- The Washington Times - Tuesday, September 24, 2002

VATICAN CITY (AP) The Vatican is leaning toward giving the go-ahead to the U.S. bishops' plan to curb sexual misconduct among clergy, accepting the proposals on an experimental basis, a senior Vatican official said yesterday.

Such a move by the Holy See would give Roman Catholic leaders in the United States time to enact their "one strike and you're out" reform policy without making permanent changes in church law.

In recent weeks the number of reports that the Vatican would reject the policy outright has been growing, embarrassing American bishops as they struggle to deal with the crisis.

The policy "would not receive formal Vatican approval, but nor would it be a rejection," said the official, who spoke to the Associated Press on the condition of anonymity.

Top church officials in Rome have been reviewing the plan since it was adopted at a June meeting of America's bishops, which followed a torrent of sexual misconduct complaints as well as reports of bishops covering them up.

The Holy See is expected to issue its response to the policy Oct. 10 or Oct. 11, the official said.

The Vatican's response has not yet been completed, and some clarifications could be sought, but the idea is to let the bishops go ahead as an experiment, the official said, putting the Vatican's view of the U.S. bishops' action in a positive light.

Growing concern that the policy would not withstand Rome's scrutiny has left U.S. church lawyers, many priests and some Vatican officials complaining that the plan fails to protect the rights of accused clergy.

The Rev. Thomas Reese, author of "Inside the Vatican: The Politics and Organization of the Catholic Church," said the approach would buy time for the bishops to determine how the policy works, for the Holy See to conduct a thorough review and "for everybody to cool off."

If the policy were immediately enshrined in church law for the United States, it could set a precedent for other nations.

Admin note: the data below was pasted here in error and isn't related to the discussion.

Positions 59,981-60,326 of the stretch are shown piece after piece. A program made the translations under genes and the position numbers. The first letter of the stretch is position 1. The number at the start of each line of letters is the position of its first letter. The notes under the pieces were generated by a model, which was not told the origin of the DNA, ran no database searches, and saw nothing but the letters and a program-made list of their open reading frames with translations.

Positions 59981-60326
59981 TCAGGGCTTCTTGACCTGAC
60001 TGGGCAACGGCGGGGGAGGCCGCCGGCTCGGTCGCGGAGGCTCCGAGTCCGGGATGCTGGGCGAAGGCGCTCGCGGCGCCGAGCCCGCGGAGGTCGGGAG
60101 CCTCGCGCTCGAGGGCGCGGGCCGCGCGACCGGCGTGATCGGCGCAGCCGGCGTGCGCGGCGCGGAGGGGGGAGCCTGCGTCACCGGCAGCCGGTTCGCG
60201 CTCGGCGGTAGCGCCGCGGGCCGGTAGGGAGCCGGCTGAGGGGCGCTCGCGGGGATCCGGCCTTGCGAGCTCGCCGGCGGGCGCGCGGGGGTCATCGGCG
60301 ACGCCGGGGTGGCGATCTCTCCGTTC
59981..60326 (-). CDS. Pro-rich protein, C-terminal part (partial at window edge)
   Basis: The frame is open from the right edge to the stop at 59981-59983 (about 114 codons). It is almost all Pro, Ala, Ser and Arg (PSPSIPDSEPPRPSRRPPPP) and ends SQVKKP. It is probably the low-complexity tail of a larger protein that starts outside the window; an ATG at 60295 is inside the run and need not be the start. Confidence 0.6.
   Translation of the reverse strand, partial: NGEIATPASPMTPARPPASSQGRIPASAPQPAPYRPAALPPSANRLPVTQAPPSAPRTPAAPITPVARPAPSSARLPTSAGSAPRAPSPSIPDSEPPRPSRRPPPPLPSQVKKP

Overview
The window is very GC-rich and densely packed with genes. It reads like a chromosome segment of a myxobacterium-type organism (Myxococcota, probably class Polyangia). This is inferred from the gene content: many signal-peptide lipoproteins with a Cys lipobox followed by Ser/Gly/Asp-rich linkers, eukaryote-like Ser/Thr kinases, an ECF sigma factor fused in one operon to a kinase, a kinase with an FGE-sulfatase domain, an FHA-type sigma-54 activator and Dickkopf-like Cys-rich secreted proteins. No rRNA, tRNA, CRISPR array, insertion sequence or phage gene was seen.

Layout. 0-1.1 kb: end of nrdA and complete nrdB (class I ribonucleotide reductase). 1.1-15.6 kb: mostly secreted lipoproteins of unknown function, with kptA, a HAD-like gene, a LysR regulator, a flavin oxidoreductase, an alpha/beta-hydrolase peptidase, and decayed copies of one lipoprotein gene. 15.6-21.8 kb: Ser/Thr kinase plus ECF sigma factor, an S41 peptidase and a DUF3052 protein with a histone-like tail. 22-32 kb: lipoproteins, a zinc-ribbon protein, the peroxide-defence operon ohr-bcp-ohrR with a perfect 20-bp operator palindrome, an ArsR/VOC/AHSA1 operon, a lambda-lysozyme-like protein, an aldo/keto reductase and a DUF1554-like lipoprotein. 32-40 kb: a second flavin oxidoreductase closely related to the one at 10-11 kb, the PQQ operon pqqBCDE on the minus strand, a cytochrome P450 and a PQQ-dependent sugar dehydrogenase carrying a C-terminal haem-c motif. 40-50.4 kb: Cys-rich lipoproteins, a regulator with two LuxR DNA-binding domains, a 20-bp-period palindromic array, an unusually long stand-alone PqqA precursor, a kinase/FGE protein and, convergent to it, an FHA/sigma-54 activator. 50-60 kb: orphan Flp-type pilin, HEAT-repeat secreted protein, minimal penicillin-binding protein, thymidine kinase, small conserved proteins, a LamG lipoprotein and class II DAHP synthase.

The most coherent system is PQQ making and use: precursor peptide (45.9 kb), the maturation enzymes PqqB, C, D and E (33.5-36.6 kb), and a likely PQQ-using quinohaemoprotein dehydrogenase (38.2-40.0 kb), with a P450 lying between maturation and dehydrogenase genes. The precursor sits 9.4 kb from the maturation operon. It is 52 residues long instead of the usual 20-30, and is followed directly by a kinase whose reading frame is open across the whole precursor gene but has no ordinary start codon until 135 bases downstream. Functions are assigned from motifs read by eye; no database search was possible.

"I think it shows that the bishops were correct in their evaluation, that despite all the voices in the Vatican that raised questions about the [policy], the bishops knew there was only one voice they had to be concerned about, and that was the pope's, and it looks like the pope is going to back the bishops," Father Reese said.

Monsignor Francis Maniscalco, spokesman for the United States Conference of Catholic Bishops, declined to comment until the Holy See sends official word of its decision.

The Rev. Thomas Doyle, a church lawyer and former Washington-based Vatican adviser who now is an advocate for abuse victims, said Rome would be wise to take a slow approach.

Father Doyle is concerned that bishops, desperate to restore their credibility, have been ousting priests without regard to due-process provisions in church law. Since reports of sexual misconduct among its American clergy began rocking the church in January, at least 300 priests have been removed from their ministries.

The provisions the U.S. bishops want the Holy See to approve include requiring dioceses to remove all guilty priests from church work and, in some instances, from the priesthood itself.

They also demand that bishops report abuse of minors to civil authorities. The Vatican traditionally gives local bishops autonomy in handling their dioceses.

Last month, the Conference of Major Superiors of Men, which represents religious orders with about one-third of the 46,000 U.S. priests, decided to allow most abusers to continue in church work, away from parishioners.

When Pope John Paul II met with American cardinals in April, he called the sex abuse of children a crime and a sin and said there was no room in the priesthood for wayward clerics.

Speaking at World Youth Day in Toronto in July, John Paul said the scandal caused "sadness and shame."

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